After a long wait, it's finally confirmed that the movie based on HBO's series "Entourage" is really happening. Doug Ellin, the creator of the show, tweeted a picture of the cast with a note, "It's a go. love you all."
Actor Jerry Ferrara additionally wrote, "I am proud to announce the #Entourage movie is officially a GO! Have to thank @wbpictures and @HBO for all the support to make this happen!" He added, "On behalf of the 4 guys I wanna also thank the #entourage fans for the patience. The BOYS are BACK. ' it always works out.' "
The movie project was previously rocked with alleged money issues. Producer Mark Wahlberg, without mentioning any names, suggested the film couldn't take off because some "greedy" people demanded unreasonably bigger paycheck.
"It's one of those things where, if the movie is a success, we'll get to make a lot more of them and we might get to make a lot of money, but we want to make it for the fans. This is the most I've ever been asked about for a movie," so he said.
Ferrara and castmate Adrian Grenier are rumored among those who caused the hold-up, but they vehemently denied it. Grenier posted a lengthy message on Instagram, explaining, "It has, & never will be about the money for me. I promise."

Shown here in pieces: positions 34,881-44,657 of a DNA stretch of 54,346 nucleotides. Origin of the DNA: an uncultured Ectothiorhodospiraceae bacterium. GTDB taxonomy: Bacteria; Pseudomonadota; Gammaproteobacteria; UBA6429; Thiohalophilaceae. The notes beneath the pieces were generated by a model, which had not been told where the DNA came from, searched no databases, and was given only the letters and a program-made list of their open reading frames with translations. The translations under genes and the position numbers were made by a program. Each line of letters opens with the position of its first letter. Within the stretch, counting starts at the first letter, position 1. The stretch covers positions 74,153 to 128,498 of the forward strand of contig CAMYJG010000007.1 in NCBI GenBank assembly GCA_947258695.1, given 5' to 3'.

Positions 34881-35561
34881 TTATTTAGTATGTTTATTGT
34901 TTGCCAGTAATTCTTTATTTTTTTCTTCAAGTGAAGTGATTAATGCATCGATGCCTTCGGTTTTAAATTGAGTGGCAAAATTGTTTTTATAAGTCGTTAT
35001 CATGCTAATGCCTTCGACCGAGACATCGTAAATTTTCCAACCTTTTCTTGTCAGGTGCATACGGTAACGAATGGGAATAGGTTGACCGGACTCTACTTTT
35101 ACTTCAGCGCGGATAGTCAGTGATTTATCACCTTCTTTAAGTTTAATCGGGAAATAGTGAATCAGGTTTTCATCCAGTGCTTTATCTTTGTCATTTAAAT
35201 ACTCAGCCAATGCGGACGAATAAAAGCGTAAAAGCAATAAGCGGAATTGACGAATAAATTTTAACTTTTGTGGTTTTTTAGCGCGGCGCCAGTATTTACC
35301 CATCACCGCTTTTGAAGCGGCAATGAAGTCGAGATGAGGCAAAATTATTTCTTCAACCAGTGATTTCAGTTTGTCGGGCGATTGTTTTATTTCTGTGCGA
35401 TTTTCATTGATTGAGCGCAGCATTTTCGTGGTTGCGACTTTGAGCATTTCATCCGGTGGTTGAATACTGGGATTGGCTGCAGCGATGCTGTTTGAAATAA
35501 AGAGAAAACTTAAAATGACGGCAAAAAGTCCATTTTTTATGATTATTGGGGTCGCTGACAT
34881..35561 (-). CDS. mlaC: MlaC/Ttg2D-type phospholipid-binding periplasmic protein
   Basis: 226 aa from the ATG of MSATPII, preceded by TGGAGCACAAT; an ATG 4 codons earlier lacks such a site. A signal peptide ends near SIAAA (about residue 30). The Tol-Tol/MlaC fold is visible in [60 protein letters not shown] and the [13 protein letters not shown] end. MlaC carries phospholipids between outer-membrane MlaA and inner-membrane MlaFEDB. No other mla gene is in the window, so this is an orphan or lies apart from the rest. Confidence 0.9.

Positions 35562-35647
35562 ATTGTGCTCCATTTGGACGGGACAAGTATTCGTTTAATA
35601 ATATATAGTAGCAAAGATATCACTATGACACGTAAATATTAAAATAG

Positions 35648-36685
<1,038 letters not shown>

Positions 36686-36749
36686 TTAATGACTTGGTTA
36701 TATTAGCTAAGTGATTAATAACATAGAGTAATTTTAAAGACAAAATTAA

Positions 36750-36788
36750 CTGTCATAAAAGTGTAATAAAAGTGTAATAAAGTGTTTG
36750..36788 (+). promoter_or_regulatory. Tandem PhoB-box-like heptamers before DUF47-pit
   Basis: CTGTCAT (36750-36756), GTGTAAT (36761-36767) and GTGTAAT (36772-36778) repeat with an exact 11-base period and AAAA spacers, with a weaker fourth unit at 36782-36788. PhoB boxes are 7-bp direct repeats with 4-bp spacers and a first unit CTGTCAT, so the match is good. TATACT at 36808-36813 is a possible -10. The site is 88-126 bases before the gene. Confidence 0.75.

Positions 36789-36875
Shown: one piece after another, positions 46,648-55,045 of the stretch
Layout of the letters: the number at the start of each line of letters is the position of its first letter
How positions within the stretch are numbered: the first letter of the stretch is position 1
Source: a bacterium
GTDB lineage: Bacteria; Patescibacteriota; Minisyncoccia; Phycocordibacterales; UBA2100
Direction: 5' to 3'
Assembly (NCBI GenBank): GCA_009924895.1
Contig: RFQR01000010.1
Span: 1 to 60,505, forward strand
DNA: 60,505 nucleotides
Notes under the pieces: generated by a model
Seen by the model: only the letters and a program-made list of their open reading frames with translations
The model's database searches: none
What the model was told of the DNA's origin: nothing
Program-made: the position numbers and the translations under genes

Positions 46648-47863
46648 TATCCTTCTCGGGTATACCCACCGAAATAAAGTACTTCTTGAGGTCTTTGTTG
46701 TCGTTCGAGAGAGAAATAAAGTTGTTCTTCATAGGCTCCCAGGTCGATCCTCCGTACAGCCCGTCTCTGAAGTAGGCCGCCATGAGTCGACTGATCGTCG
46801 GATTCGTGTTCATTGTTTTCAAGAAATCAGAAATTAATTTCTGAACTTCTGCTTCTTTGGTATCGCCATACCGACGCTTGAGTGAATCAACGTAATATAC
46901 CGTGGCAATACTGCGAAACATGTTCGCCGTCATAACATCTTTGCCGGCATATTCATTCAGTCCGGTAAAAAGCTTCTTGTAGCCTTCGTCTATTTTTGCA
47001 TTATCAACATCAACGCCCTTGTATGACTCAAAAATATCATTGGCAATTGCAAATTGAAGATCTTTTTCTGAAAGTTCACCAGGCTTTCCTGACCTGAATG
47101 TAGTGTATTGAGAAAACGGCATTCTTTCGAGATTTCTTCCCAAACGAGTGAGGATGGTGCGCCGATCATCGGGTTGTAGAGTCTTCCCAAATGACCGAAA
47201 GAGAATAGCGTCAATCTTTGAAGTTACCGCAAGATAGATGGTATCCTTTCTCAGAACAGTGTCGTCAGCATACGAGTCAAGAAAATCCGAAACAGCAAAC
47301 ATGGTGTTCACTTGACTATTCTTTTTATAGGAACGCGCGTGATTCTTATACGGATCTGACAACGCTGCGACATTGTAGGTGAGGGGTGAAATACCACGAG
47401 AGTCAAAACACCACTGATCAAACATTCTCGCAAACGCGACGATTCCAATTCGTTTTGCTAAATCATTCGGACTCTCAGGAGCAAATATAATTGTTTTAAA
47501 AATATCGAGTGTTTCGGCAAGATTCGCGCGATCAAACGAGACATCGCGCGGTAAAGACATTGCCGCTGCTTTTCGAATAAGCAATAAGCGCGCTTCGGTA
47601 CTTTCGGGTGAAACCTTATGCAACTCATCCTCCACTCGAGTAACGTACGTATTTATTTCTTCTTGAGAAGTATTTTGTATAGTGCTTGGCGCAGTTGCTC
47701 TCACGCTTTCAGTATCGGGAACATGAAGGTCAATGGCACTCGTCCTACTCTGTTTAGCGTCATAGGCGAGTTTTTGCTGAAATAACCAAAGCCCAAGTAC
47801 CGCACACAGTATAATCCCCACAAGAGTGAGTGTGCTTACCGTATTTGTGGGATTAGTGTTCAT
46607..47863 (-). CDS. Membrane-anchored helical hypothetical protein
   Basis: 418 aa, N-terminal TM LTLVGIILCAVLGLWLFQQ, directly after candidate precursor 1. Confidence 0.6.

"The spirit of Entourage is about sharing the opportunities given to us and I will sign any deal that gives ALL the boys an opportunity to share in the upside of success EQUALLY. I assure you, despite the perception, there is no greed in my heart," he went on.
Ferrara, meanwhile, addressed the alleged money issues to Wendy Williams, "Is that what the streets are saying? Do you believe the streets? Here's what I'll say about holdouts: Athletes hold out when they have a contract they don't want to honor."
"It goes on more than you think. There's so many different parts of making a movie. It could be as simple as scheduling. Like on one week, someone has to be somewhere. No one is holding out. We knew the whole time we wanted to do this movie. We're actually kind of schedule, believe it or not."
"I'd do it for free," he said in a separate occasion when asked by a paparazzo about the matter.
The show, based on Wahlberg's experiences as an up-and-coming actor, starred Ferrara, Grenier, Kevin Connolly, Jeremy Piven, and Kevin Dillon. It ended in 2011 after eight seasons.